Monday, 11 October 2010

Invisible Borders 2010 at Kunsthalle Bern (Museum of Bern) Switzerland

Exhibition Title : Idea of Africa Reinvented
Opening Date : Friday 22nd of October 2010
Closing Date:  Sunday 5th of December 2010
Venue :  Kunsthalle Bern ( Museum of Bern) Switzerland



Participating artists of Invisible Borders :

Amaize Ojeikere, Ray Daniels Okeugo, Uche James-Iroha, Lucy
Azubuike, Charles Okereke, Uche Okpa-Iroha, Chidimma Nnorom,
Emeka Okereke, Adenike Ojeikere, Chriss Aghana
Nwobu.

 Ghanian Flag by Charles Okereke (Courtesy IB 2010)


In November 2009, a group of ten Nigerian photographers, film-makers and writers travelled from Lagos to Bamako in a rented bus. They were planning to present a documentation of this journey at the 8 Bamako Biennial for African photography. Their trip was in part motivated by a desire to experience the “invisible borders”: borders with no geographic basis, unnatural borders that were arbitrarily created at some drawing board, borders that cannot be seen from a plane. The reality of border crossings – humiliations, bureaucracy, corruption and crime – can only be experienced if one attempts to cross the continent by land. Mere months after this first project, the Invisible Borders-team undertook a second journey, this time from Lagos to Dakar. Their destination was the Dak’ Art 2010, the Dakar biennial for contemporary art. The exhibition at Kunsthalle Bern features photographic, filmic and textual works from this year’s project. Invisible Borders operates a blog at:  http:// invisible-borders.blogspot.com.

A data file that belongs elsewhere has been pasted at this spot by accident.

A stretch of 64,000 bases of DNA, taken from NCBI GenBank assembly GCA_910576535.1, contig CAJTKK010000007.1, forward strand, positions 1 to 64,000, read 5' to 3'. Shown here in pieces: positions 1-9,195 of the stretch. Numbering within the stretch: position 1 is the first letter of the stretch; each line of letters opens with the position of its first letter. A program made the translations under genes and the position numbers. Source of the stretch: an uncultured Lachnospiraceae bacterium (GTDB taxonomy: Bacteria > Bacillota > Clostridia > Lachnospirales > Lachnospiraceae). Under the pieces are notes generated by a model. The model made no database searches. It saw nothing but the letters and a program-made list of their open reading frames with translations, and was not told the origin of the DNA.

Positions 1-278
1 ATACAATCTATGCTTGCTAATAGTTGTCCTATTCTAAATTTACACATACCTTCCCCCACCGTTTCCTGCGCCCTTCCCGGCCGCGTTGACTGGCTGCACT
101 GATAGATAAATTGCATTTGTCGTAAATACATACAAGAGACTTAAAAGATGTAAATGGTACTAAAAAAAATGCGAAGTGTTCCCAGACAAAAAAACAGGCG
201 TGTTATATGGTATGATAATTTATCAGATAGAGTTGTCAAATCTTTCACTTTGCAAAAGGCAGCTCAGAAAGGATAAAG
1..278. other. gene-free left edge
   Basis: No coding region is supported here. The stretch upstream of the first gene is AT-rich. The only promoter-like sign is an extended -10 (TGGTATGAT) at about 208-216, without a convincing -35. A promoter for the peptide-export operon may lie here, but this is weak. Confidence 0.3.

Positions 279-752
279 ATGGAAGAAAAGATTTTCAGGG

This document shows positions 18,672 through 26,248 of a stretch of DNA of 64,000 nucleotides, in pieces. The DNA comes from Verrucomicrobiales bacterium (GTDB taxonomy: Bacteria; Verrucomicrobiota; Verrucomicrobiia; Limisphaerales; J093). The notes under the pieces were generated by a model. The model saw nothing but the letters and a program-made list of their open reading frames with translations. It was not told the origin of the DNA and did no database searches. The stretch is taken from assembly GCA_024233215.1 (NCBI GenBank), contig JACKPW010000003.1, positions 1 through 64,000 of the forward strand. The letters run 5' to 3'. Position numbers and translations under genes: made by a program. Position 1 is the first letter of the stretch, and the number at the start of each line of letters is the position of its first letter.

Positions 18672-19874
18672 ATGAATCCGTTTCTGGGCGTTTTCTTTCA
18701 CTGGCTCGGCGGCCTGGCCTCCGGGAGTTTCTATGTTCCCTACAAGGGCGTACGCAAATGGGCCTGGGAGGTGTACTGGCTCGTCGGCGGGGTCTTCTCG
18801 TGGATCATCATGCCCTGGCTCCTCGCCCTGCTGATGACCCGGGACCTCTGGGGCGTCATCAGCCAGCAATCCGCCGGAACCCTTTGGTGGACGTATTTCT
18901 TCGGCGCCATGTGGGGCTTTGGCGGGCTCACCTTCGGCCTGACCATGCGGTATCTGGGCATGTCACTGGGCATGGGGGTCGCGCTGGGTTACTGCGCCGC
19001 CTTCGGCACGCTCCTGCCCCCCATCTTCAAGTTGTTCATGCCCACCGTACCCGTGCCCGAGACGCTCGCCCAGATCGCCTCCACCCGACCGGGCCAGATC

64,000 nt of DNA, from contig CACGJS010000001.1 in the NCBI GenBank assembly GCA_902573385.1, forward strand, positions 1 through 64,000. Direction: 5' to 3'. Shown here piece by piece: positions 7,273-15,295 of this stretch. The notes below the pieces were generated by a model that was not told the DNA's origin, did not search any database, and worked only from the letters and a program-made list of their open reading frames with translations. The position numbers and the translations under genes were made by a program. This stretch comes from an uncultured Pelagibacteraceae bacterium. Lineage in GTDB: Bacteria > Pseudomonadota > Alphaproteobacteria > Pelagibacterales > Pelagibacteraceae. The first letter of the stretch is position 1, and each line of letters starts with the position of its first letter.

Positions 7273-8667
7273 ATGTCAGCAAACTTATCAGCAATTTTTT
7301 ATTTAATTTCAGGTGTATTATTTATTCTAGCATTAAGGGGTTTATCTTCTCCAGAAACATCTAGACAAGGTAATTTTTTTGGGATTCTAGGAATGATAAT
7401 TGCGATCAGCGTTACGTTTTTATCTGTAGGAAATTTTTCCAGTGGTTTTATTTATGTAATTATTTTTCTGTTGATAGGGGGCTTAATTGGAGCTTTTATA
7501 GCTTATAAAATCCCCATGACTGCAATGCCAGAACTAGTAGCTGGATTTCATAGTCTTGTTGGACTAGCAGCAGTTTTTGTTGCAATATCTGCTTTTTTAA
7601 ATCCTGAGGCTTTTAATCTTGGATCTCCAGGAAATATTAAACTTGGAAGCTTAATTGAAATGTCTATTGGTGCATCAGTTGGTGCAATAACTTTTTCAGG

This exhibition is the direct result of the participation in a workshop and research trip earlier this yearby Philippe Pirotte (Director of Kunsthalle Bern) to Lagos, Nigeria, organised by CCA Lagos and funded by Pro Helvetia.

Sunday, 10 October 2010

A NIGHT WITH THE DONKEYS by Uche Okpa Iroha


They journey has been gruesome, tiring and most times, charged.  After doing almost 1,700km on the return trip and entering Bamako, the 'dwarfs' were a bit relieved by their entering a familiar terrain. The dwarfs contemplated whether they should continue the journey all the way to Ouagadougou or make a stop over at Bobo Dioulasso (both in Burkina Faso). The attempt to make a decision on where to retire for the day prompted another session of much frayed nerves.